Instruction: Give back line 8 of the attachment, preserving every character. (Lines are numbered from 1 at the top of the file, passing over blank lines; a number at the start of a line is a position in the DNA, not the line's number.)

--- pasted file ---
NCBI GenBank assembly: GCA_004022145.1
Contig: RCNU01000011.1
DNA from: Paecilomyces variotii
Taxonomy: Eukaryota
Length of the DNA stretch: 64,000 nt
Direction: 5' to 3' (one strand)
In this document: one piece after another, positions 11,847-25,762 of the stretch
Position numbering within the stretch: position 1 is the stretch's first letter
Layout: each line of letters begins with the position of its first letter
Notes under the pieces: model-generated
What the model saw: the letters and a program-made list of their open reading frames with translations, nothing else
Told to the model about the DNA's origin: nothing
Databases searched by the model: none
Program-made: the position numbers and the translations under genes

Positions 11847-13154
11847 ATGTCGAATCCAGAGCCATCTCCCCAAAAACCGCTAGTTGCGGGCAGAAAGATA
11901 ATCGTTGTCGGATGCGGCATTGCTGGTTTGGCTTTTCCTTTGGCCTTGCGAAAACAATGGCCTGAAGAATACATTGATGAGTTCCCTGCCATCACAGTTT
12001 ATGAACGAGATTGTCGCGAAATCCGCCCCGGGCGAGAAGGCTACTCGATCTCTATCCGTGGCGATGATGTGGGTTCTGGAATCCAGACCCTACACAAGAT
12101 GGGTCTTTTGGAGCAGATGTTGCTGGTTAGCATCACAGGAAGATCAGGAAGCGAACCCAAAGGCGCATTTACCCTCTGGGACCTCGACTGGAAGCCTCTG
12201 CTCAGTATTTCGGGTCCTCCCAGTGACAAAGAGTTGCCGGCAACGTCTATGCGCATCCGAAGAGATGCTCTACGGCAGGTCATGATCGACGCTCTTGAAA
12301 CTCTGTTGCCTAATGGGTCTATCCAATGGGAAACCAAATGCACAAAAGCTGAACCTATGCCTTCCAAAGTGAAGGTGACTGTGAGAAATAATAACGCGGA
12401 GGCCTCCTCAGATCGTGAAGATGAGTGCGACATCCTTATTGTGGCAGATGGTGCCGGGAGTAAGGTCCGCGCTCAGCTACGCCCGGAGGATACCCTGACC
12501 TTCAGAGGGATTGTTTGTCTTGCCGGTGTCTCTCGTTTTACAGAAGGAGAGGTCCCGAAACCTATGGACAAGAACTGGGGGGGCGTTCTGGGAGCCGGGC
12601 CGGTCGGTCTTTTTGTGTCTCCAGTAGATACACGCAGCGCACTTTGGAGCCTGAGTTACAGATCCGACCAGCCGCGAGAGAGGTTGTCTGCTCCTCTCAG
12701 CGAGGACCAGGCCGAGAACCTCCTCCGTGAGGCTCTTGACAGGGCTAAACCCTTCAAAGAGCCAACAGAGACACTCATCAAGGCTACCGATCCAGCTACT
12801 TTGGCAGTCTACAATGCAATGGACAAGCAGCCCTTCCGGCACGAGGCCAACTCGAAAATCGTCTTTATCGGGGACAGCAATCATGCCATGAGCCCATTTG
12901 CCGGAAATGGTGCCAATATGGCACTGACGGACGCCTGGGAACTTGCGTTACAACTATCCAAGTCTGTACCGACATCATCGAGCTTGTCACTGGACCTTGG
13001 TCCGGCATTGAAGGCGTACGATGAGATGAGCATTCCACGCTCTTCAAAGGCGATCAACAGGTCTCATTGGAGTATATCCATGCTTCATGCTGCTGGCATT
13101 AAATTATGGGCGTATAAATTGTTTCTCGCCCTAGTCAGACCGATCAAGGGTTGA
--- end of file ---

Position numbering within the stretch: position 1 is the stretch's first letter